The report also goes into depth on the full reasons that influence how and why people share on social, and the tools that people rely on to enhance their experience.

Snapchat privacy report

There are some interesting insights and considerations here, which, as noted, largely reflect the latest social media innovations in improved audience controls, evolving private messaging tools, safety functions, reporting and more.

Without these elements, people simply won’t share, and won’t engage online at the same rate. And as we move into the next stage of digital connection, where we’re likely to spend even more time online, and potentially expose even more of ourselves, such measures will remain critically important in order to keep people safe.

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You can read Snapchat’s full ‘Global Perceptions of Privacy’ report here.



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New Report Underlines the Importance of Social Media in Connecting with Gen Z Consumers

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New Report Underlines the Importance of Social Media in Connecting with Gen Z Consumers


Consumer expectations are rising, as is the importance of shared brand values, according to the latest data from market research provider Qualtrics.

To glean some insight into the shifting state of customer expectations, Qualtrics surveyed 9,000 consumers, across a breadth of age brackets, to measure the variance in importance on a range of measures between Gen Z, Baby Boomers and everything in between.

The findings highlight some key considerations for all brands – first off, the data indicates that Gen Z is the most likely to be upset by a negative interaction with a company.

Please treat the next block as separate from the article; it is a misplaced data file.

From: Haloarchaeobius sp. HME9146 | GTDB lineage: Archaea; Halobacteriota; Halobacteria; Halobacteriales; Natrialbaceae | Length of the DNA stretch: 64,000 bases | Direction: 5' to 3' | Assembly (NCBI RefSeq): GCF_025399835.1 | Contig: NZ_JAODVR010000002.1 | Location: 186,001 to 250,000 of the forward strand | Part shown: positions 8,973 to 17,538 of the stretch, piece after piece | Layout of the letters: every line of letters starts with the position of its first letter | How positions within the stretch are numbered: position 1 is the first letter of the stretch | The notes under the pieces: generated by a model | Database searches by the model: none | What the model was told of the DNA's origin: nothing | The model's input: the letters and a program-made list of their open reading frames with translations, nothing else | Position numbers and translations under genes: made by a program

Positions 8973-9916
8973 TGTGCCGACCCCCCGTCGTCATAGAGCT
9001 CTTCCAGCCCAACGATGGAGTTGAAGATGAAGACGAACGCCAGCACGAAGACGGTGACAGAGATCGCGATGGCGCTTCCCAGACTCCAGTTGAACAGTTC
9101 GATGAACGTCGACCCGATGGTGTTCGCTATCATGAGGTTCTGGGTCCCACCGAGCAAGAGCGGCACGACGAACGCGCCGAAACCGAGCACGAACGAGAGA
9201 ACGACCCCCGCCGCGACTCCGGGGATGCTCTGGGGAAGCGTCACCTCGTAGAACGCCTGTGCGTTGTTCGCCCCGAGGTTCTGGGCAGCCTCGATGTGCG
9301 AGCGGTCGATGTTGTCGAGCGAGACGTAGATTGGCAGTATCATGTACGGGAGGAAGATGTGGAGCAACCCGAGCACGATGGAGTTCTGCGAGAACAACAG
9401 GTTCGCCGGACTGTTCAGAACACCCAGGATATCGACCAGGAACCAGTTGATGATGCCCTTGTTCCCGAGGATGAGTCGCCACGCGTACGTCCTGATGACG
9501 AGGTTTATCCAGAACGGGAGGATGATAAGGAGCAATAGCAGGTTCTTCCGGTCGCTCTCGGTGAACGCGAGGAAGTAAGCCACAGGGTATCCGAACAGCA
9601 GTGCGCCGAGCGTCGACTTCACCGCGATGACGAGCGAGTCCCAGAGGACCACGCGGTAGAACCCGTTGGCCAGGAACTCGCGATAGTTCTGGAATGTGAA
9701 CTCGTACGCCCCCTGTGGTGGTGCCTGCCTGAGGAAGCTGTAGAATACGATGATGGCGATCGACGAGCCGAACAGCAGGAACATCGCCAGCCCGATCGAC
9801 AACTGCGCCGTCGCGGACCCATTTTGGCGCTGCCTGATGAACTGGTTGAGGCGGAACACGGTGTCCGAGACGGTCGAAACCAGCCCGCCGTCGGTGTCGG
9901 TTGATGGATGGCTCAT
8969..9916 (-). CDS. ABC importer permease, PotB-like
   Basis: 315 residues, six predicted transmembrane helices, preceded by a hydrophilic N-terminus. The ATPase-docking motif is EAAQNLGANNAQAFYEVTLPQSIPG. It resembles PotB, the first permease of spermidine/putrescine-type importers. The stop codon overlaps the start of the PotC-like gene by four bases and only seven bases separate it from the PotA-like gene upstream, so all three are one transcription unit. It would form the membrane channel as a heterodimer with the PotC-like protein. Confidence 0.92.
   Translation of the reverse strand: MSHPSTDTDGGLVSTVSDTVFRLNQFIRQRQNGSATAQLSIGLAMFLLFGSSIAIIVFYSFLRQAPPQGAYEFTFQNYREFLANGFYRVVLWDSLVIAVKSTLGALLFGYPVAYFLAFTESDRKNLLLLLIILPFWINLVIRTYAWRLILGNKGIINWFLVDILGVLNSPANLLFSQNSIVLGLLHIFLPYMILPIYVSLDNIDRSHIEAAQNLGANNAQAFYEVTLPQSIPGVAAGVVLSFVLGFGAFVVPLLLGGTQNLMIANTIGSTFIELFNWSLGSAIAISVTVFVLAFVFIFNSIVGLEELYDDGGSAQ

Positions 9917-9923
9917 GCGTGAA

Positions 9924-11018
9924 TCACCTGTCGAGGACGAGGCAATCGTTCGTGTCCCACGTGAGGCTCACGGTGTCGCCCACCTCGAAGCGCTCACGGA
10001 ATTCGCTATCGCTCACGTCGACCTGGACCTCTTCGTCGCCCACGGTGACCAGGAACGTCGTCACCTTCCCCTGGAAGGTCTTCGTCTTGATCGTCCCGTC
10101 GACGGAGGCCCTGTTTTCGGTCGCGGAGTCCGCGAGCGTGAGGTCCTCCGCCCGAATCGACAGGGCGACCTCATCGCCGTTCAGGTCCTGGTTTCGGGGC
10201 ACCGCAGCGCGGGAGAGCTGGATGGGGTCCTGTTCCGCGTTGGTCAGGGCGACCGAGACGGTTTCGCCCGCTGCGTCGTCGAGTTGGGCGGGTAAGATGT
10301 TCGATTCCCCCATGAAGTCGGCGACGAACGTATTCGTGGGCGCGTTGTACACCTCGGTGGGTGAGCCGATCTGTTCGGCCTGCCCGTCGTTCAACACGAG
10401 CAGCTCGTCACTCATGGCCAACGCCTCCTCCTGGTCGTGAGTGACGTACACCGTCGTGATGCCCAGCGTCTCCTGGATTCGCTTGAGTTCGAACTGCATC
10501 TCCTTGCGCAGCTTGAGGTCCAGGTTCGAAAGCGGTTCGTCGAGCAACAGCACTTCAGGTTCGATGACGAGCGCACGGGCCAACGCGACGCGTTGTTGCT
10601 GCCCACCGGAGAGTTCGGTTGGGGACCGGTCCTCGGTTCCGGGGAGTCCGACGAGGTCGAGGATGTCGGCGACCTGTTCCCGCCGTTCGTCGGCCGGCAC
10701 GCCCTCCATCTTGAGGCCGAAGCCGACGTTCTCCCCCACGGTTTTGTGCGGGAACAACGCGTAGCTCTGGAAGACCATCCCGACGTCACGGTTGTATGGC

Gen Z is the generation least likely to report being happy with their customer experience (on a scale of upset to delighted). Gen Z was the most upset by their interactions with federal agencies (only 13% gave a positive rating), followed by investment firms and airlines. Gen Z gave the highest ratings to social media and retail stores.

Gen Z consumers have grown up with social media and eCommerce, and they increasingly expect brands to cater to their specific needs, while they also know that they have both the means to publicly criticize a company due to negative interactions, and the capacity to easily switch, with a simple online search providing a range of competitor brands.

That’s increased their expectations around customer service and response, and it’s important for brands to consider this in their engagement and actions.

Younger consumers also value public health response, with Gen Z respondents twice as likely as Baby Boomers to stop purchasing from a brand because they felt their safety measures were insufficient. Which also works the opposite way too.

Gen Z consumers also put more emphasis on brand values – potentially a side effect of the social media era – with younger shoppers almost three times as likely as Baby Boomers to say that they were very familiar with the brand values of the products they choose.

Qualtrics consumer survey